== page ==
Still an outside bet to make the final cut for Hodgson's 23-man squad, it was believed that only four strikers would be selected, and that they would be Wayne Rooney, Harry Kane, Jamie Vardy and Daniel Sturridge.

But just as he has done at every career step-up to date, Rashford took to international football like a fish to water, scoring on his debut in less than three minutes. By this point, the 18-year-old rookie was a shoo-in for selection. Hodgson was being implored by fans and media to either take five strikers, or sacrifice one of his more established hit-men to make room for the United player.

So with Rashford's ticket to France now booked, what role will he play for England?

Well, at least initially, he will have to make do with a place on the bench which, having only made his professional debut at the end of February, he will surely be more than grateful of.

But even if only utilised as a substitute, Rashford's qualities make him a perfect wildcard option for Hodgson, should the England manager need to introduce someone to invigorate an otherwise drab performance, or provide the spark to unlock a resolute defence.

Rashford's pace will be an obvious asset, but there is so much more to the young man's game than just speed.

With a versatility that could see him operate not only as a striker, but also out wide on either wing, Rashford provides options for Hodgson when he wants to shuffle the deck.

The one-cap teenager is an excellent finisher having scored five goals from only nine shots on target in the Premier League last season so there need be no worry if, late on in a tight encounter, England's best scoring chance falls at the feet on the inexperienced United player. And his intelligent movement in and around the penalty area means that Rashford will place himself in the best possible position to receive such a chance.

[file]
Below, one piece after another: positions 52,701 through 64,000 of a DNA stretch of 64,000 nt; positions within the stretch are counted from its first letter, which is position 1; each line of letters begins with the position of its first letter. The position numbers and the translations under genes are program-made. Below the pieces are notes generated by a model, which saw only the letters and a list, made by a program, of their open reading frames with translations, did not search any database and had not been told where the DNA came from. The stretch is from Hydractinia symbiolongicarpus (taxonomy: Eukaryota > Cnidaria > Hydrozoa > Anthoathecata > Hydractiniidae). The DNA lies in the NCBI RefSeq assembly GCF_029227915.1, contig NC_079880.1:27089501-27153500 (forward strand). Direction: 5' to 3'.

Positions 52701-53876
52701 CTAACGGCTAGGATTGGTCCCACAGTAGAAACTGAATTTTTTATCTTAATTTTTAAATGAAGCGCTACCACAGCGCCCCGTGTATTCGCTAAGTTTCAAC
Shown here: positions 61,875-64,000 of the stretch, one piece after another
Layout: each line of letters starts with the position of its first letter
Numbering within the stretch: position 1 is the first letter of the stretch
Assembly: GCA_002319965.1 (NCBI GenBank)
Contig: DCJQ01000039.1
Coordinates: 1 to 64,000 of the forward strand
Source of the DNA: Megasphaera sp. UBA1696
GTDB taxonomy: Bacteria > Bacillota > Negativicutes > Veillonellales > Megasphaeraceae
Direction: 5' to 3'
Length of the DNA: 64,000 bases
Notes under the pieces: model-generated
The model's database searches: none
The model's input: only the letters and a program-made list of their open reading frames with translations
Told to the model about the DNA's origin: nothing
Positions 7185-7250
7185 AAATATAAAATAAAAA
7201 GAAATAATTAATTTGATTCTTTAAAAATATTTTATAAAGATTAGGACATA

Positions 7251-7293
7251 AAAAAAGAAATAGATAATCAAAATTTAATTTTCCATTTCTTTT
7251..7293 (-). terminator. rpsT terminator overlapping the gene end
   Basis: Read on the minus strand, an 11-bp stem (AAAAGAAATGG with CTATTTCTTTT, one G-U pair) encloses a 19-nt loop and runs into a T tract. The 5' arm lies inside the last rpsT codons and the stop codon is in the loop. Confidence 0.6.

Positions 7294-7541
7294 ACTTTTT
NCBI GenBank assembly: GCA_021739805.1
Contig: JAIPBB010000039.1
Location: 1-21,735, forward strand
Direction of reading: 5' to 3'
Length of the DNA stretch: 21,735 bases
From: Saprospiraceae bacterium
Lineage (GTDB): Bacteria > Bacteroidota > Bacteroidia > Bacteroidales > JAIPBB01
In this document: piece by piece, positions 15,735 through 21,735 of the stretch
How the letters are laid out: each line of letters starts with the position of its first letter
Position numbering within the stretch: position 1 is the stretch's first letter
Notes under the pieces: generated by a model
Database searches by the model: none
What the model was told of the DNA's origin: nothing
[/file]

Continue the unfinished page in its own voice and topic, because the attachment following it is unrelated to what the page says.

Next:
But the greatest strength that Rashford will bring to the table is his fearlessness. At no point throughout his meteoric rise has the young man looked overawed by the task at hand. Constantly defying expectations every time they are raised, Rashford has the temperament of a hundred-cap veteran.

Just as Paul Gascoigne did at Italia 90, just as Michael Owen in 1998, and just as his captain, Wayne Rooney, did at Euro 2004, Rashford could make his mark on the international stage at Euro 2016.

And to think, had Will Keane not gotten injured, had Martial's hamstring not tightened moreover, had United not let Robin van Persie, Radamel Falcao and Javier Hernandez go in the summer, and loaned James Wilson to Brighton and Hove Albion few of us would have even heard the name Marcus Rashford.